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Finding the right boat for you

02 December 2021

Finding the right boat for you

We’ve taken a look at 6 different profiles and matched them with some of the most popular boat styles to help you choose which boat is right for you.

Australians love the water. With coastlines spanning over 30,000 kilometres and a river system that snakes across the continent, it’s no wonder boating is so popular. There are approximately one million boats registered in Australia. While most aren’t luxurious superyachts and are more likely to be small dinghies, that’s still a lot of vessels.

With dozens of different types of boats to choose from (with many sub-categories underneath them), there’s something out there to suit all lifestyles. We’ve taken a look at 6 different profiles and matched them with some of the most popular boat styles to help you choose which boat is right for you. 

Down to earth

If you’re the sort of person who doesn’t need bells and whistles, you might suit one of the most affordable and useful types of boat; a dinghy. Often towed on a larger boat, these small vessels are used to venture into shallow water, or to evacuate in case of emergency. They’re commonly made from fibreglass or inflatable rubber and can be rowed with oars or powered by an outboard motor. 

A dinghy is great for getting from A to B in shallow, reasonably calm water. It can be used for fishing on a lake or river, but without some of the comforts that other boats have, you may not want to spend all day in it.

Luxury lover

If you have no issue splurging on the finer things in life, you might consider a luxurious cabin cruiser. These power boats have accommodation for crew and passengers and are generally under 12 meters long. They have creature comforts such as air conditioning, kitchen fitout and bathroom facilities so that you can cruise on the water and spend a few nights away. They’re great for an extended fishing trip, or simply enjoying a cruise in the ocean, with sundecks for lounging and ladders to help reboard after going for a dip. But they do come with a hefty price tag and can be difficult to manoeuvre for those new to sailing.


If the 9 to 5 rush no longer applies to you and you’ve got time to take the long way, the best boat for your lifestyle could be a houseboat. A houseboat does what it says on the tin; it’s a boat you can live in. Designed primarily for holiday accommodation, houseboats are especially spacious with numerous living spaces inside and out. They’re best for sailing leisurely on lakes or rivers and can generally host big groups of people. They don’t handle rough seas well though, and you may use it just as often attached to a port as you do out in the water.

Nature admirer

For people who love bird watching, bush walking and who feel most content when they’re surrounded by nature, a canoe could be the perfect boat for you. Canoes are narrow, lightweight boats that are propelled with paddles. This style of boat has been around for thousands of years. Canoeing is also a great way to explore a calm body of water. It’s quiet and so you will notice more wildlife as you won’t scare it away.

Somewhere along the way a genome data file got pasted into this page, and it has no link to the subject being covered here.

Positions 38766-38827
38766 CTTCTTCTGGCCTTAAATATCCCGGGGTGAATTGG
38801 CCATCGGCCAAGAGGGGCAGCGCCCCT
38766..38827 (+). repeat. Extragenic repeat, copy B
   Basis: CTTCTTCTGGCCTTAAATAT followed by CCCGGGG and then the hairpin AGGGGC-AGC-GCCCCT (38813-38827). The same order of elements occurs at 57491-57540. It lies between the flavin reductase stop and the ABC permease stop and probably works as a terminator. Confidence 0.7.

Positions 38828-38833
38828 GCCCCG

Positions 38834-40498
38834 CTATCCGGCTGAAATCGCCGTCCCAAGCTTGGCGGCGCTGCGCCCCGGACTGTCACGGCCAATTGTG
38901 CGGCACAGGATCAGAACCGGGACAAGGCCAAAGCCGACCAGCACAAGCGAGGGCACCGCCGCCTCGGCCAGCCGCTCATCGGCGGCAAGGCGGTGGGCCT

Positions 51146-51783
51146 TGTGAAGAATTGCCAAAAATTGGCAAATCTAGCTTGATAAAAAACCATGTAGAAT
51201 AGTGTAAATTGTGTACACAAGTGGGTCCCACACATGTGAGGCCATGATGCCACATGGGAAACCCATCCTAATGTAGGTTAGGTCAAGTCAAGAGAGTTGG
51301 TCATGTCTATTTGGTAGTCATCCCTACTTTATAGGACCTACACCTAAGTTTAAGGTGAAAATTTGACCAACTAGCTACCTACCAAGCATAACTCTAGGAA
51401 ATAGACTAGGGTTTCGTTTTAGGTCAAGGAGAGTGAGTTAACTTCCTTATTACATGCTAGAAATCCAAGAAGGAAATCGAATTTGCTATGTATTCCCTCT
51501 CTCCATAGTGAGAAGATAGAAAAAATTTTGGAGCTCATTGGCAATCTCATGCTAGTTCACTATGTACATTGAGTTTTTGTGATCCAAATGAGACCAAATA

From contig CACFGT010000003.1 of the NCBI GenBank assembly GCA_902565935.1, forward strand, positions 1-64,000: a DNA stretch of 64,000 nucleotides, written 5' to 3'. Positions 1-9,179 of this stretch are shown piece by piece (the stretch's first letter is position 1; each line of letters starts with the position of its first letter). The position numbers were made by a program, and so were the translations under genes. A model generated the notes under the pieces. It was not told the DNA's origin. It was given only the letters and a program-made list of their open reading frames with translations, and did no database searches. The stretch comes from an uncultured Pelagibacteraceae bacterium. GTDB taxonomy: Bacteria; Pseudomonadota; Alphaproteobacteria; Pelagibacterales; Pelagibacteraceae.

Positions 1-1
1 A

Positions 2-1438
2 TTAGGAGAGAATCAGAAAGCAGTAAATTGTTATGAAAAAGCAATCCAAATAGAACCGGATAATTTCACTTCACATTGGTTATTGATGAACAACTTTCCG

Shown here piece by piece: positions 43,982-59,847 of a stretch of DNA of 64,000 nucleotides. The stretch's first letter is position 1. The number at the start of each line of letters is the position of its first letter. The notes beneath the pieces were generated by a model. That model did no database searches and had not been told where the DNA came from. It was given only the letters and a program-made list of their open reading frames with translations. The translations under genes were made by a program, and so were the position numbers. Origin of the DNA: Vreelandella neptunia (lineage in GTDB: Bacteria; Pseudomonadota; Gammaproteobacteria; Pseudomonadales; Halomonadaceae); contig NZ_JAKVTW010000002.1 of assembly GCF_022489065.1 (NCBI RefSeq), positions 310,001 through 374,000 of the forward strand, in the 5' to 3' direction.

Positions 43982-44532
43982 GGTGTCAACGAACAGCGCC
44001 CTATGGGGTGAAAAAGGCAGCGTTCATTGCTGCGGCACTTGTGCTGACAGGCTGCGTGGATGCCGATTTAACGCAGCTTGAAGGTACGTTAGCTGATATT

Canoeing is a great way to keep fit, requiring core strength and cardio. However even if you just want to paddle at a relaxed pace, the full body movement, which requires balance and patience, can be almost meditative and good for your mental health. For their size, they can often fit quite a lot of supplies, making them perfect for getting to a campground off the beaten track.


If you’re looking for a boat that the whole family will enjoy, the best boat for you might be the popular, versatile, bowrider. Want to tow a water skier, go fishing in the ocean or cruise along a river? A bowrider can do all three. With a canopy for shade and plenty of safe seating, these boats have something for everyone. It’s better for taking on day trips, instead of overnight adventures, and can be powered by either a sterndrive or outboard motor.

Fan of fishing

If you’re happiest in open water with a fishing rod in hand, and really just need to boat to help accommodate your fishing passion, you might be best suited to a centre console.  These hardy, open hull boats have the helm (steering station) and controls in the centre, with seating in both the front and back of the boat. While this style of boat is versatile, they’re typically what you think of when you picture a recreational fishing boat. They handle the rough water well and are a safe option for quickly travelling a long distance. The position of the console means the captain has a clear 360 degree view which helps with manoeuvring.

These boats are often equipped with fishing accessories such as rod holders, but don’t have the comforts of other boat styles. Generally they have minimal shade and it can be awkward to talk when you have some people riding on the front of the boat and some at the back. They’re good for activities, such as fishing or diving, but less suitable for lounging around and relaxing.

When you decide which boat is right for your lifestyle and finally take the plunge, don’t forget to get it insured to protect it from fire, theft, collisions and more.


Boat Insurance